Wednesday, January 22, 2020

Political Communication Essay -- Functions of Communication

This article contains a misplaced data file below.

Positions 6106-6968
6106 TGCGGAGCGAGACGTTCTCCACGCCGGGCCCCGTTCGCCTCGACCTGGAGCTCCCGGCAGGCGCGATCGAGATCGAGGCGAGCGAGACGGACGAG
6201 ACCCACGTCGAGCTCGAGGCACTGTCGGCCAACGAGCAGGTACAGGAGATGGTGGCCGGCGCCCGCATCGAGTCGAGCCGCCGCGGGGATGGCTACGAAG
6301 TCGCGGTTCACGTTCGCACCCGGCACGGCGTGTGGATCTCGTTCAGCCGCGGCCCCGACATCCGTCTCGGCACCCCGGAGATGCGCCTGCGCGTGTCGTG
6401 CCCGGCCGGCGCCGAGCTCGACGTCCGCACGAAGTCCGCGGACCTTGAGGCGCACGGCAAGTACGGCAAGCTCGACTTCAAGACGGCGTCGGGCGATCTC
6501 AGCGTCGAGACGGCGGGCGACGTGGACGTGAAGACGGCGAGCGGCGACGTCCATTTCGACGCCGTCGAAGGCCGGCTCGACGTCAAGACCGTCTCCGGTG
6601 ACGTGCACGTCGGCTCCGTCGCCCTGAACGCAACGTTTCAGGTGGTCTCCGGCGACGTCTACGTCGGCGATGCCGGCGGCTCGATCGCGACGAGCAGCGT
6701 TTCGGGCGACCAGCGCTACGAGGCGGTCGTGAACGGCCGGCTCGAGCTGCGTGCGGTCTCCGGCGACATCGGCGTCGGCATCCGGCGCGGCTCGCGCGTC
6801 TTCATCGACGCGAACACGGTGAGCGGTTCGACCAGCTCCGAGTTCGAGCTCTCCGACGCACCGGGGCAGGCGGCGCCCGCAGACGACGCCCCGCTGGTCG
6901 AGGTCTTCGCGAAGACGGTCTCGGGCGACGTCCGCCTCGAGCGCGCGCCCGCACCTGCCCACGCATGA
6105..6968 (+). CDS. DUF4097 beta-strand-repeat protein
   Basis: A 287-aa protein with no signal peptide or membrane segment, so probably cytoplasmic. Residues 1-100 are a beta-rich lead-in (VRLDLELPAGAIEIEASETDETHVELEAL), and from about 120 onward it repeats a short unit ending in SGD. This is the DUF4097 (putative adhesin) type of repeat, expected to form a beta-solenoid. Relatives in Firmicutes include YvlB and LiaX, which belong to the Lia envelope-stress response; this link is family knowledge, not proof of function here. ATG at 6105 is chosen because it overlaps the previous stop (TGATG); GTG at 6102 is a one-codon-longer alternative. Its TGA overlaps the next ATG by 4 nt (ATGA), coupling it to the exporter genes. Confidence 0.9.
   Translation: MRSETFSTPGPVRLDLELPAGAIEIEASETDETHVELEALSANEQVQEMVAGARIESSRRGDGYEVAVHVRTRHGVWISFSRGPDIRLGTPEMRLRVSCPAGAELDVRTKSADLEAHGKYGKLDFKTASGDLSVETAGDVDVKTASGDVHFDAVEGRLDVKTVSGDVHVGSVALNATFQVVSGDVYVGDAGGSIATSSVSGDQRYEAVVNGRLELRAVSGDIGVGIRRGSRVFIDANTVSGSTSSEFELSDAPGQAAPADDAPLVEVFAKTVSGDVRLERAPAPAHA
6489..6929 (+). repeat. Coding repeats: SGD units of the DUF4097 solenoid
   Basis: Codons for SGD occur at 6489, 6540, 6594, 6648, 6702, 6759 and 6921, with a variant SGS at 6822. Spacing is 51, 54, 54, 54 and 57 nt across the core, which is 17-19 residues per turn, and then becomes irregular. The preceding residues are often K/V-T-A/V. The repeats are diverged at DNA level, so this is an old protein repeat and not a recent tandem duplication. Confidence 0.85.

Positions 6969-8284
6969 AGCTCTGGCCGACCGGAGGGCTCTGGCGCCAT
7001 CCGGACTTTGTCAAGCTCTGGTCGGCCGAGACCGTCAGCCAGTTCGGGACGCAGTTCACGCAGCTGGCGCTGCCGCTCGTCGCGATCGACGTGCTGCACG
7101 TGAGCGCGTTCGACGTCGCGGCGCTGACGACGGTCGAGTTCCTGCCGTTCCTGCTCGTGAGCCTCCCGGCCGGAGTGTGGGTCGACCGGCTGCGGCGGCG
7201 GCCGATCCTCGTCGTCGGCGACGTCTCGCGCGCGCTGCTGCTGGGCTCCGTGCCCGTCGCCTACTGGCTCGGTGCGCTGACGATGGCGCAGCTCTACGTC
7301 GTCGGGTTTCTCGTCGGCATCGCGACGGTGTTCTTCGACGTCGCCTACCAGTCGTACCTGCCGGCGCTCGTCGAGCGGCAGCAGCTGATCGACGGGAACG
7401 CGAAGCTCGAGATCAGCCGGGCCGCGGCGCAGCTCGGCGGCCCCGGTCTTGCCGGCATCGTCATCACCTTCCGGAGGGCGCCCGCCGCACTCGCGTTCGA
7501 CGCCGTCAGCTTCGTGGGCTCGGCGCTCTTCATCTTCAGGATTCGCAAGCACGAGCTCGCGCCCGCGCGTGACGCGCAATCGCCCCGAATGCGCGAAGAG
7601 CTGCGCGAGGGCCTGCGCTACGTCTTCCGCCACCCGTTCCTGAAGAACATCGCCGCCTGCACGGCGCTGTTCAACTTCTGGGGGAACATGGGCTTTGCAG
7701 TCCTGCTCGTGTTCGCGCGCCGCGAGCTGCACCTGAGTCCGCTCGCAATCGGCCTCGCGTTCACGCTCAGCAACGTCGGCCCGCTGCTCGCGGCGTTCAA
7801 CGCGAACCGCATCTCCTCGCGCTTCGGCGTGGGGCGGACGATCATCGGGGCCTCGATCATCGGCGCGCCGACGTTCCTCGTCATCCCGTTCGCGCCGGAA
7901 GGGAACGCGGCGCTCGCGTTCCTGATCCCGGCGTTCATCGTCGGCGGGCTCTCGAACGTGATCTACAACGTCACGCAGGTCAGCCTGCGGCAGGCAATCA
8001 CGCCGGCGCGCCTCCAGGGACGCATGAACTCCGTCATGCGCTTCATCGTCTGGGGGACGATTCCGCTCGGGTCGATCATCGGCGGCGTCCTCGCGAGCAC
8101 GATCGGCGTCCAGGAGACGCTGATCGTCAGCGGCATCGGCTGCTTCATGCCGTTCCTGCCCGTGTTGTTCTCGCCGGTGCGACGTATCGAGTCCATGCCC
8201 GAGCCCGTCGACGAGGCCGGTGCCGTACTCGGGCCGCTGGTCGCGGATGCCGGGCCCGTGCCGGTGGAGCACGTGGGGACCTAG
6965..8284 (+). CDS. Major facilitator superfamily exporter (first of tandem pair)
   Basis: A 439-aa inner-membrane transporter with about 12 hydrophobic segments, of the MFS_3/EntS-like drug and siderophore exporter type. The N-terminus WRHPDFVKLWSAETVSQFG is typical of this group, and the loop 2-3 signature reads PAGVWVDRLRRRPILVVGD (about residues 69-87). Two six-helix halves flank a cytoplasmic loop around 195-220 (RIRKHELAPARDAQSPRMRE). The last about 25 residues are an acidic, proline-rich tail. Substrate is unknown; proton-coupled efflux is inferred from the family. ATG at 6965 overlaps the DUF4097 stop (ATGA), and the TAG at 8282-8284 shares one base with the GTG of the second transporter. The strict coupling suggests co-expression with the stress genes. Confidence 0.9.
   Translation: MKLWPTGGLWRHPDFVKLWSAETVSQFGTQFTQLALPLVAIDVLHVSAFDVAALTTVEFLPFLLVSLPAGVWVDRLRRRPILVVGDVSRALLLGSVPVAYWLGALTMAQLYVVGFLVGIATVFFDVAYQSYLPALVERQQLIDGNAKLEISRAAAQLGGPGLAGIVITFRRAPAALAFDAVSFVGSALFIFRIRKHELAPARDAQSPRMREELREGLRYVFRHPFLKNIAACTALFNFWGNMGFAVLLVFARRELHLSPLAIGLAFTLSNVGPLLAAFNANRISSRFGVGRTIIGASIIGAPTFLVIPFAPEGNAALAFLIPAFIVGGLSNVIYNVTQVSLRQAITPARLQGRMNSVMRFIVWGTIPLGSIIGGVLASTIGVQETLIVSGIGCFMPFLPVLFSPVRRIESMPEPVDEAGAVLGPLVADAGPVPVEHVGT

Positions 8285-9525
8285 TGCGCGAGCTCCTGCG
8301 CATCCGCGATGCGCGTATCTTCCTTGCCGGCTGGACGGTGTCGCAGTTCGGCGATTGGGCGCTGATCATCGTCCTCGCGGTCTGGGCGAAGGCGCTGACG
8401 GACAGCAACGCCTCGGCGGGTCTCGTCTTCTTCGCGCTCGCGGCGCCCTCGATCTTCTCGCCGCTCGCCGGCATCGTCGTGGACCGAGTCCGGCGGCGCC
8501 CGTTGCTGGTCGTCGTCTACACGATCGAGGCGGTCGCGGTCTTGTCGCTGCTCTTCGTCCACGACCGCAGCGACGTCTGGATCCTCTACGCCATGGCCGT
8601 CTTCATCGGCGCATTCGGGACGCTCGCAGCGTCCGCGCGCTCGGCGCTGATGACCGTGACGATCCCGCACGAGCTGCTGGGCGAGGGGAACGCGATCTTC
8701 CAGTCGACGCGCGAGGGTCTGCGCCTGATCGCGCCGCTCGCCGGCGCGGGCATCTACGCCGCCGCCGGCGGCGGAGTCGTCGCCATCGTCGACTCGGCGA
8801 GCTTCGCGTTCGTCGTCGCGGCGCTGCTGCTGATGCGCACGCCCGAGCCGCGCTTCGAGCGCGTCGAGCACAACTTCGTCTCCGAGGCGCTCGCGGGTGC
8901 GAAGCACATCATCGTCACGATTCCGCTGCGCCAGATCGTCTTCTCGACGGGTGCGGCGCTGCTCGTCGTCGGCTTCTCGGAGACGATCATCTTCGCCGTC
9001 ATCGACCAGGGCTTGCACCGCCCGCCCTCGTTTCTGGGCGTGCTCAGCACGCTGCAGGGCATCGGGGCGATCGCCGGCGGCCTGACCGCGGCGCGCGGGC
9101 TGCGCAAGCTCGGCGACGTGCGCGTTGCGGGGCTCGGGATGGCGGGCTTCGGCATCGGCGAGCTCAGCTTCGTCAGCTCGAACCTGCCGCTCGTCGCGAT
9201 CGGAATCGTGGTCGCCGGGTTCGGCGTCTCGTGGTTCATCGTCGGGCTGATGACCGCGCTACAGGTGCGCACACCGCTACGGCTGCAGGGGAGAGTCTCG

Politics and the media have long been intimately involved with each other, with media strongly setting an agenda in which politics is very important. (Harris 1999,p.167) â€Å"Our perceived reality of the real world is largely a product of the media.† (Harris 1999,p.186) It is not known which influences more but there are definitely two sides to the story. Many studies have been done to decide but each comes out with different answers. Many say that the media has more of an impact on politics than does politics on the media. â€Å"The two have always been natural adversaries.† â€Å"Skewering each other in print and in conversation, but generally enjoying each other’s company. (Forum) It is the role of the mass media to keep the general public informed and up to date with current news and events in their community, state, country, and around the world. In politics the media can either build or damage a political figure by changing the public’s opinion. Many people depend heavily on television as their source of information where they see or hear about political issues, events, and policies because television is the single most powerful medium of global communication and nightly newscasts are the most frequently watched source of information for the public. (Forum) The mass media is everywhere we turn, from television sets, to airwaves, to print, and even the Internet. In their role, are they actually giving us the right message or is it a rumor, which you often see in tabloids in which it is created just to sell? 75% of the public believes that the top priority of the media is to find and report important information on public issues. Approximately 18% say that it is to give readers and viewers what they ask for. Less than 6% say that it should be for profit. (Forum) The Forum Magazine (September 1994) also discussed a survey done by Kees, a former executive editor of The Fresno Bee, and Phillips former chief of staff of the Republican National Committee. The survey results found many accusations were made about the media. They were more interested in sensationalism than issue, they were political insider’s who can’t report fairly, they didn’t understand the real issues facing the country, they underestimate the public’s taste, and they conspire to disgrace politicians. On the other hand the survey also accused the poli ticians of wrongful doings. It was stated that they... ...d the media. American Political Science Review. 93. 327-342. Harris, R. (1999). A cognitive psychology of mass communication. Makwah, NJ: Lawrence Erlbaum. Haynes, A. & Murray, S. (1998, October). Why do the media cover certain candidates more than others. American Political Science Quarterly. 26. 420-438. Iyengar, S. (1987, September). Television news and citizen’s explanations of national issues. American Poltical Science Review. p.828. Jacques, W. & Ratzan, S. (1997, August). The Internet’s worldwide web and political accountability. American Behavioral Scientist. 40. 1226-1237. Kalb, M. & Sullivan, A. (1999, September 12). News media give politics short shrift. Greensboro News Record. p.h2. Kiousis, S. (1999, August). Candidate image attributes. Communication Research. 36. 414-428. London, S. (1999). How the media frames political issues. Pippa, N. (1996) Women, media, and politics. Oxford University. Shaw, D. (1999, June). The effect of tv ads and candidate appearances on statewide presidential votes, 1988-96). American Political Science Review. 93. 345-361. The love-hate relationship between politicians and the news media. (1994, September). The Forum Magazine.

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